Considering your key launch assets and time required - A great product video, or explainer video takes 6-8 weeks (or longer) in my experience. Consider all of the long lead-time assets you need for launch across video, audio, content, web, TV, or more and how much time you have until launch. You likely won't be able to fit everything in, but consider the highest impact assets and ensure you have the time to pull them off at a high level.

Setting goals ahead of time - In my opinion, you should have one primary goal for a launch and up-to two secondary goals. These goals can be awareness, demand, usage/retention/engagement focused, and should be aligned with your PM and the broader business. This will ensure that your strategy for launching the product isn't just a cookie cutter list of activities - but a thoughtful plan to drive specific company goals.

Setting up a launch day plan - I love having a launch-day "war room" where every key member is on a Zoom as assets go live and monitoring social. It's helpful as a way to sync in real-time, because as we all know, nothing with a launch ever happens 100% according to the plan so being able to adapt and having all the people needed for this is really helpful.

Lastly, consider your post launch plans. I encourage and drive my PMMs to think about a 90-day post launch plan that ties in with those secondary goals I mentioned above. Maybe it's driving awareness out in the marketplace, maybe it's driving usage, maybe it's a mix. Either way, a launch isn't a single day activity it spans multiple days and you should have plans that account for this well after your initial day of launch.”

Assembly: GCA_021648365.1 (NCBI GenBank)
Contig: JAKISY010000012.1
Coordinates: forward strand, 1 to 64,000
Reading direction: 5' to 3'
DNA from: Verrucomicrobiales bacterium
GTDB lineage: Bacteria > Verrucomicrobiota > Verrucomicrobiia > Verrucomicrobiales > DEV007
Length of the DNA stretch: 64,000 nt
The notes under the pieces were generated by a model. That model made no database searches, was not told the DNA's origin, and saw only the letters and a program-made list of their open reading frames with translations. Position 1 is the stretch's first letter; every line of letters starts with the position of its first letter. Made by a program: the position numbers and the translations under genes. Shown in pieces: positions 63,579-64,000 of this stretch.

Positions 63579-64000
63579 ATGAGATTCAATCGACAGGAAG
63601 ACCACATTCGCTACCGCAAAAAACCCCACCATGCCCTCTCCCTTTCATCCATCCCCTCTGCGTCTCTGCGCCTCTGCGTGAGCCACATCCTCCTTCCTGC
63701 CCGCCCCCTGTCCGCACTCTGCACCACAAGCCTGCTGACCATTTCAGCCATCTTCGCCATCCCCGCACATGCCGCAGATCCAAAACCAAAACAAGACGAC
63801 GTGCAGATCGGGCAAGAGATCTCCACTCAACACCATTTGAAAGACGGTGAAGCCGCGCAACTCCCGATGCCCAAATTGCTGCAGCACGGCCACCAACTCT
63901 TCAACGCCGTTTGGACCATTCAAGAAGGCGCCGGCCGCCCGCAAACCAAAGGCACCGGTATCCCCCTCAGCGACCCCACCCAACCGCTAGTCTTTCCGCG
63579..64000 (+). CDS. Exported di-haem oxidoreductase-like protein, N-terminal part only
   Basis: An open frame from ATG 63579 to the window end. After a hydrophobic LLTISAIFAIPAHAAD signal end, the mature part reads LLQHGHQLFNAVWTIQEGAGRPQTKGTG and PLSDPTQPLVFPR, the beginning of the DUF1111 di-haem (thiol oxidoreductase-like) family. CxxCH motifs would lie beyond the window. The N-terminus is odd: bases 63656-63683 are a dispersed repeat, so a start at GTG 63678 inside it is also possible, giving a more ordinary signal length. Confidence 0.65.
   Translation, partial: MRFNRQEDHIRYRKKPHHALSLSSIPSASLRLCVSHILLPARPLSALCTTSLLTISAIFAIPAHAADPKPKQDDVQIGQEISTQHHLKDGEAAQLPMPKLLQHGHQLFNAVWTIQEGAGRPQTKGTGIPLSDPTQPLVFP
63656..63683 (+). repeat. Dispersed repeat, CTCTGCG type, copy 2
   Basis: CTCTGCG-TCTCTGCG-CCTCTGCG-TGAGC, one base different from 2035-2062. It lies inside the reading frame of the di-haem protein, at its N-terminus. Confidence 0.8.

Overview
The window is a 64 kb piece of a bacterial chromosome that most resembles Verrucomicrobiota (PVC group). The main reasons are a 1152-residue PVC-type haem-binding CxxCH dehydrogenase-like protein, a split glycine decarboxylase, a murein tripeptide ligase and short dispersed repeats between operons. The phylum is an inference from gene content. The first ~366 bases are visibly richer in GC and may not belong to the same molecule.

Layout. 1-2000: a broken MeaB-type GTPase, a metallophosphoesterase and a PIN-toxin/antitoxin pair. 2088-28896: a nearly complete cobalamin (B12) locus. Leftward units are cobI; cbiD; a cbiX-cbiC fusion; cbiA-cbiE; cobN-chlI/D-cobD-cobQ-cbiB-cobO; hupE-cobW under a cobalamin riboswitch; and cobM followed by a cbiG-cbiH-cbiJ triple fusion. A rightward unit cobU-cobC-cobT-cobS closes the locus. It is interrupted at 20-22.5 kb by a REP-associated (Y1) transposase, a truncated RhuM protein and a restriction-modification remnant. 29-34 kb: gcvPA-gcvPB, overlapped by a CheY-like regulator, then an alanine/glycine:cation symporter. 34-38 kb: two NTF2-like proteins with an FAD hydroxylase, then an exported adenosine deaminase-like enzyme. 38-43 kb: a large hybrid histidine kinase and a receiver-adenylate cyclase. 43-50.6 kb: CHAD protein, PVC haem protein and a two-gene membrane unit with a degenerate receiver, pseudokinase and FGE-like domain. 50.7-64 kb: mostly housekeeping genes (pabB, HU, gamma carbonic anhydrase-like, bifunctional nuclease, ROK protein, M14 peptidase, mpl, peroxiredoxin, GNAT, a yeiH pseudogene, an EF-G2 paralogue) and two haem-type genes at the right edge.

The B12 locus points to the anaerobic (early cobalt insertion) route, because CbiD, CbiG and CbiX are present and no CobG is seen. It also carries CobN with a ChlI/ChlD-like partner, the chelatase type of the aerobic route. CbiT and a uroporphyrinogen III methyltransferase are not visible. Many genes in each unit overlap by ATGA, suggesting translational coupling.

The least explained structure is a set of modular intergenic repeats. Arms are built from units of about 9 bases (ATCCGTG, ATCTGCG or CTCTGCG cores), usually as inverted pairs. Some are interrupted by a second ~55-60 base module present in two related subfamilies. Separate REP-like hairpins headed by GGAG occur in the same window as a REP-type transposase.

Q: Which customer retention programs can I introduce within my product marketing team to protect my existing client base and drive future growth? After all, they’re at the core of a company’s growth and success!

A: “Do you have a customer marketing team? If so, I'd ask for their help with some of this as well. That being said, think about things that will engage with your audience like: AMAs with product team members in a community, customer-facing webinars, PMMs/PMs hoping on at-risk customer calls, customer stories/testimonials/case studies, a Customer Advisory Board of your top-tier customers, and more. You should also consider a monthly customer newsletter and targeted messaging to customers to keep them engaged. If you're collecting feedback (like NPS) then think about how to close the loop on that feedback with customers and send different messaging to folks who may be a detractor versus a promoter.”


Q: I’m not entirely sure myself and my PMM team is making the most of the data at our disposal. How can we convert data into information we can include within our go-to-market strategy?

A: “This is something I think every PMM team faces at some point (or on an ongoing basis).

“First, I'd spend a little bit to understand what information you have: website analytics, market research/analyst reports, customer surveys/support, etc. Once you have that, see how those individuals/teams gathering the data share it out. Do they use Slack channels to communicate it? If so, can you be invited to those to see data. Or do they send emails and can you be added to the distribution list. Regardless of the method, gathering the data has to be the first step.

“Next, consider how you want to use the data. Oftentimes I've used it to help inform GTM strategy, positioning, pricing, and competitive intelligence. For example, you can build a feature matrix of your product versus key competitors based on all this information and use that to help sales and CS in their conversations with prospects and customers.

“When you learn about new launches coming down the pipeline, it's important to take a little bit of time (I try to time box it to between 2-3 weeks) to understand the landscape and data you have. This should inform your positioning and your entire GTM plan.”


Q: I know people whose companies have enjoyed great domestic success, but I’m keen to scale internationally; are there any globalization techniques you’d consider to be indispensable?